I recognize that its standard practice for tech companies to bring candidates onsite and put them through many coding challenges as part of the interview process. Its well known that when interviewing for major companies like Google, that you will be in store for 4+ hours of this. I find that I'm perfectly willing to go through such a lengthy and grueling process for a job at a major/prestigious company. However, I hesitate to do the same at lesser known organizations (unless they've already convinced me of their mission and potential for success).
I understand the need to vette candidates, but (as an experienced software engineer) is it wrong to feel somewhat insulted (or perhaps disappointed) when asked to go through a 5 hour onsite interview for a company? What is a graceful way to handle this situation?
First off, I'm blown away by the responses and discussions below. I think this might help clarify and address some of the issues:
- I understand that it is VERY costly for a company to make a bad hire. From their perspective it makes sense to put candidates through this kind of scrutiny.
- I don't have a sense of entitlement and fully expect to be put through technical interviews that include whiteboard coding challenges. However, I feel that there is a limit to how much of that I'm willing to do, which seems to shift depending on who its for.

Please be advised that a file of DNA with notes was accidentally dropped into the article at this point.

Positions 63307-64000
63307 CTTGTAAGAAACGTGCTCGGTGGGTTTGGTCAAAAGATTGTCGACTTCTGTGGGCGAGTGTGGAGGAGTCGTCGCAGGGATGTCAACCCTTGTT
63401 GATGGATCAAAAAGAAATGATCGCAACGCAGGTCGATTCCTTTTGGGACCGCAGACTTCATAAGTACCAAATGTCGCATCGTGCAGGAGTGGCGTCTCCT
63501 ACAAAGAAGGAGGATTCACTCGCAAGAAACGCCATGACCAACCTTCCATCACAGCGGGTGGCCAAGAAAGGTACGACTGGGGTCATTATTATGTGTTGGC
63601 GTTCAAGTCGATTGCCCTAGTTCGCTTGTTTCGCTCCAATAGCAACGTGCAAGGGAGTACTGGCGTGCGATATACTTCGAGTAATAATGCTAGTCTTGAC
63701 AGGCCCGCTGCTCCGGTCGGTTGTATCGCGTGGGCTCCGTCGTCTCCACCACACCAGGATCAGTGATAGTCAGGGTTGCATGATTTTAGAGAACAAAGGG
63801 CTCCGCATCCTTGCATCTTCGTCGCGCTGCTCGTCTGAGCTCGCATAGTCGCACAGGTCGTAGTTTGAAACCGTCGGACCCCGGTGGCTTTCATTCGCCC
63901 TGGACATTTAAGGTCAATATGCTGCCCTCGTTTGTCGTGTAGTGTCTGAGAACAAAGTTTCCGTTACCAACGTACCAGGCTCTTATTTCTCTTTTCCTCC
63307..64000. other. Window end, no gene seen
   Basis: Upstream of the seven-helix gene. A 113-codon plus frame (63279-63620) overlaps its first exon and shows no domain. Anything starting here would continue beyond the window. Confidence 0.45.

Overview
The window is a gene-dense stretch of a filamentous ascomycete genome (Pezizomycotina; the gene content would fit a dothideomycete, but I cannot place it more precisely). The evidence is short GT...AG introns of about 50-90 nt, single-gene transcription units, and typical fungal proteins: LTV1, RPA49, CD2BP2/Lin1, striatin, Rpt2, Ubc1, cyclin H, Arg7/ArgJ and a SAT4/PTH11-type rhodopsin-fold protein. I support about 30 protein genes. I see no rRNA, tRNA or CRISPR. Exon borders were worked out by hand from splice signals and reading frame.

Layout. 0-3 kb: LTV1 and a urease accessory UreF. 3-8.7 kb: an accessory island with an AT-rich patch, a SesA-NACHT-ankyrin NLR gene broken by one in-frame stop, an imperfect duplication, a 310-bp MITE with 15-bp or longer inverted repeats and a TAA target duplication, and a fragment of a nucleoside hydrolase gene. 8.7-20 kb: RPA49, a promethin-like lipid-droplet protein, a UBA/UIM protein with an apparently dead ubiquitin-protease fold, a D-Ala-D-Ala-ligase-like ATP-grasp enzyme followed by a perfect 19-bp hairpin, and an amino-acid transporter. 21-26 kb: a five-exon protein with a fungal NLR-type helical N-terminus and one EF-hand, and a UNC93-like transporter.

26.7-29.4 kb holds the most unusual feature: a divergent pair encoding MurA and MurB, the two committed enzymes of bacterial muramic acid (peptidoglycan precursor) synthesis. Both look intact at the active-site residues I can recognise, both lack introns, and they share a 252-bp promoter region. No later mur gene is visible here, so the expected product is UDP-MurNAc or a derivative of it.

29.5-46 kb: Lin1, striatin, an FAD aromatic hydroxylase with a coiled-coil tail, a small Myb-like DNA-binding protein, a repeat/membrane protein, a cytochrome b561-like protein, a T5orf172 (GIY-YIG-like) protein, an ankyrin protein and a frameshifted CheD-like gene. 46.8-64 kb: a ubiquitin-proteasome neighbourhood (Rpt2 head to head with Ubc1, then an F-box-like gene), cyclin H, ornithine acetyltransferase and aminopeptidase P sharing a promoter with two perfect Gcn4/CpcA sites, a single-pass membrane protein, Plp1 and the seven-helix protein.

- Its not always easy to find enough information to form an opinion before stepping in their door and doing an onsite interview. If the company is small and/or relatively new, there may not be any information available on Glassdoor or other sites.
Just to clarify, I do expect to be put through technical interviews as part of any company's process. I completely understand their perspective and don't blame them for having a rigorous process. I think it comes down to weighing my interest level against what they are asking. If their demands on my time outweigh what I'm willing to give (due to uncertainty or other reasons), then maybe its an indicator to move on.